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Public law LA1020

Public law is one of the seven foundation subjects required for a qualifying law degree in England and Wales and is a core requirement of the University of London LLB and CertHE Common Law programmes.

This module is concerned with the core features of the UK constitution and examines the impact of both EU membership and Council of Europe membership. Emphasis is placed throughout on the changing nature of the UK constitution – in particular the move from a political to a more legal constitution – as well as the case for further change.

Topics covered

  • The Conceptual Framework of Public Law: Introducing Public Law. The UK Constitution and its Core Institutions. Parliamentary Supremacy. The Rule Of Law.
  • Executive and Legislative Functions: Limited Government and the Separation of Powers. Ministerial Accountability. Crown and Prerogative Powers. UK Primary Legislation. UK Delegated Legislation. Constitutional Conventions.
  • Multi-layered Governance: EU Legal and Governmental. Order EU Law and UK Constitutional Law Devolution.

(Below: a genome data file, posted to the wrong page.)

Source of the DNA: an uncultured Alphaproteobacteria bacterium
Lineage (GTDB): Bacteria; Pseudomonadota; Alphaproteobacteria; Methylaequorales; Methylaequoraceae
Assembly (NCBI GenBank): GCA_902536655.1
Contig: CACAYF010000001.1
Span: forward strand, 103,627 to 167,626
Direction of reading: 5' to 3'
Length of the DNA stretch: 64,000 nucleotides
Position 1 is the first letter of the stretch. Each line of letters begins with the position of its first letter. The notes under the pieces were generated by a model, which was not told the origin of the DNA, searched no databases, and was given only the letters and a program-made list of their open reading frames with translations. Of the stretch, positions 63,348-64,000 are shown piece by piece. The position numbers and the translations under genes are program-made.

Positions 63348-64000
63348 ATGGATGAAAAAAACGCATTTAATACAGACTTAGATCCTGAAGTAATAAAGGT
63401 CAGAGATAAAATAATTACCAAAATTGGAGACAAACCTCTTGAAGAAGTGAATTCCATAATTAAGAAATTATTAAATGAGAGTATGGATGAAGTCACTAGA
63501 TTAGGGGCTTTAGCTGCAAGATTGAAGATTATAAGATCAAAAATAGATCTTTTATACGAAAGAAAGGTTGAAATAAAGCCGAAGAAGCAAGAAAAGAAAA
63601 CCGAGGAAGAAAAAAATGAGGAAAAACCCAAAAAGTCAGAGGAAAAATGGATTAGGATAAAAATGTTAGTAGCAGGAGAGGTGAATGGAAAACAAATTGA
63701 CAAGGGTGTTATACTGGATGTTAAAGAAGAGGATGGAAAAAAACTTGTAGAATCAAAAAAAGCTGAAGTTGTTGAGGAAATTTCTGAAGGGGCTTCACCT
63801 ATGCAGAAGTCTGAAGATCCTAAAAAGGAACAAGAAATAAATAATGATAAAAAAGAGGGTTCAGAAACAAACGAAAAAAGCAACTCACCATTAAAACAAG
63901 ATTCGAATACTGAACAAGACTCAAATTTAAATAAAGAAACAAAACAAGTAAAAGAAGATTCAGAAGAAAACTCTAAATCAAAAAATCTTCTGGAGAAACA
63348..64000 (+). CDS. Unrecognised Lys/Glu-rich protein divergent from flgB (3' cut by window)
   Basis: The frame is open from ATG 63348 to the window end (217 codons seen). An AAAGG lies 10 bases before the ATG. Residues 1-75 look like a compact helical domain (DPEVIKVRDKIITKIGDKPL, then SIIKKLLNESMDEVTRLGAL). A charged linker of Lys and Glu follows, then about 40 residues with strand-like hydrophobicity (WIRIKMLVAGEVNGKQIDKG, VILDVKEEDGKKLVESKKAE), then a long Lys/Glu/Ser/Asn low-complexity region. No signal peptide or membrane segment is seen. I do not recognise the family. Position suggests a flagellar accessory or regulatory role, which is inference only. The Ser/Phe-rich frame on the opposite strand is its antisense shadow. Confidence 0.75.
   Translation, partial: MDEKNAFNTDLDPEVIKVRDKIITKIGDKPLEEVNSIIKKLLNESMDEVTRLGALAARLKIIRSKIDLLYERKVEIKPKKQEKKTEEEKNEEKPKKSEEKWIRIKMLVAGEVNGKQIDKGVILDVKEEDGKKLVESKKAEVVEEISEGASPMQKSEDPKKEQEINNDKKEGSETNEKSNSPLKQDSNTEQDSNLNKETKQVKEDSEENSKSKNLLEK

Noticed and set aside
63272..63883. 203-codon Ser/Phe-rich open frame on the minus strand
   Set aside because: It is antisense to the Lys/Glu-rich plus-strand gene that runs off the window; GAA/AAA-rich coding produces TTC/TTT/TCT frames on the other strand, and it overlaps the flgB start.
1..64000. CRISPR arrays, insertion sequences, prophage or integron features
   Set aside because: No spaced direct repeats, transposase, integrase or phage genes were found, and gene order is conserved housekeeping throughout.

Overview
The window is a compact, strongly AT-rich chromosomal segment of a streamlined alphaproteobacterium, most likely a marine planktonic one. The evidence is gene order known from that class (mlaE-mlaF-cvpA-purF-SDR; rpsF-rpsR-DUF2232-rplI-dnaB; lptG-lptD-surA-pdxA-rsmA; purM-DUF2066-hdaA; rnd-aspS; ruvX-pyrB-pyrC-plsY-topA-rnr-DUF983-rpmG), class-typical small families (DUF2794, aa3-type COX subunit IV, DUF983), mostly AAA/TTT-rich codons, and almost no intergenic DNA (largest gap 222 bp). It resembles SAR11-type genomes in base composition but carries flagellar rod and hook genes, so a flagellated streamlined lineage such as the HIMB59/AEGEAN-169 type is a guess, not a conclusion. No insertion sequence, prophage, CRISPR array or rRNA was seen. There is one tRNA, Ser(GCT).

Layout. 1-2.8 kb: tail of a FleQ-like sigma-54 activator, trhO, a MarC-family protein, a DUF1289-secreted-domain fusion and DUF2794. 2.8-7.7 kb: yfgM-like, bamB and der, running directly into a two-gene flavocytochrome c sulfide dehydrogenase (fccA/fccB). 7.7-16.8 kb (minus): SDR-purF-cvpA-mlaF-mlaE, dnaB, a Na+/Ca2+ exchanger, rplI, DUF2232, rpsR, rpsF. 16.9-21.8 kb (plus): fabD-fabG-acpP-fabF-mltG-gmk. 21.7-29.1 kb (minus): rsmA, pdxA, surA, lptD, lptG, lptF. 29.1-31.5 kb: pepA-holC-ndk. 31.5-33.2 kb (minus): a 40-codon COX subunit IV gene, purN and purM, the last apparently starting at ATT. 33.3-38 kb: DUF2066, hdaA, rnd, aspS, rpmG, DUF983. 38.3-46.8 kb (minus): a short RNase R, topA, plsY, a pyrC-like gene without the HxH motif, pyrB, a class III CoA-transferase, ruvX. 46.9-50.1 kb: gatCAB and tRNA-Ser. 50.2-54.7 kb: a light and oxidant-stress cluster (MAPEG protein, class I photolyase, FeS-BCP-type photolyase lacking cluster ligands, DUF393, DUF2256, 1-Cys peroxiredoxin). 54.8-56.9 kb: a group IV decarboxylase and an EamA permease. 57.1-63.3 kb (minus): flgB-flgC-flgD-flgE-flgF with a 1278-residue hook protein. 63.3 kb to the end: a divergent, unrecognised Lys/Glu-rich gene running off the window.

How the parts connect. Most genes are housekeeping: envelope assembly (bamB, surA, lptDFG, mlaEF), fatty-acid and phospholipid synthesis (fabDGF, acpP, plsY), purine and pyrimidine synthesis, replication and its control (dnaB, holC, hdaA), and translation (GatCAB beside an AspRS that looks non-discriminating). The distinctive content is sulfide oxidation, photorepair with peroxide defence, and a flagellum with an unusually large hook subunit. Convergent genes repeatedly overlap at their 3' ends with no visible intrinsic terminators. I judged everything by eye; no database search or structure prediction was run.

• Courts and the Constitution: Judicial Independence and Accountability. Principles of Judicial Review I: Illegality. Principles of JR II: Procedural Fairness. Principles of JR III: Irrationality and Proportionality.
  • Human Rights: Human Rights Protection. HRA Jurisprudence. HRA and Terrorism.

Learning outcomes

If you complete the course successfully, you should be able to:

  • Explain the nature and purpose of constitutions including the ways in which governmental powers are generally allocated amongst the institutions of the state, and the way in which courts operate to review administrative action and protect basic rights
  • Describe the main institutions and legal characteristics of the EU and analyse the implications for the UK constitution
  • Assess the constitutional implications for the UK of the Human Rights Act 1998 and the role of the European Court of Human Rights
  • Understand the social and political context in which public law is situated
  • Evaluate suggestions for constitutional reform in the United Kingdom and the European Union
  • Conduct straightforward legal research, retrieving information from a range of data sources and including interpretation of textual and numerical data
  • Distinguish relevant facts and issues presented in a range of legal material
  • Interpret primary and secondary legal sources, including case law and statutes, to answer questions
  • Construct a coherent argument in response to oral or written stimuli.


3hr 15 mins unseen examination

Essential reading

The essential reading for this course is the subject guide and reading pack provided. The extracts are from:

  • Le Sueur, A., M. Sunkin and J. Murkens Public law: text, cases and materials. (Oxford: Oxford University Press, 2013) second edition [ISBN 9780199644186].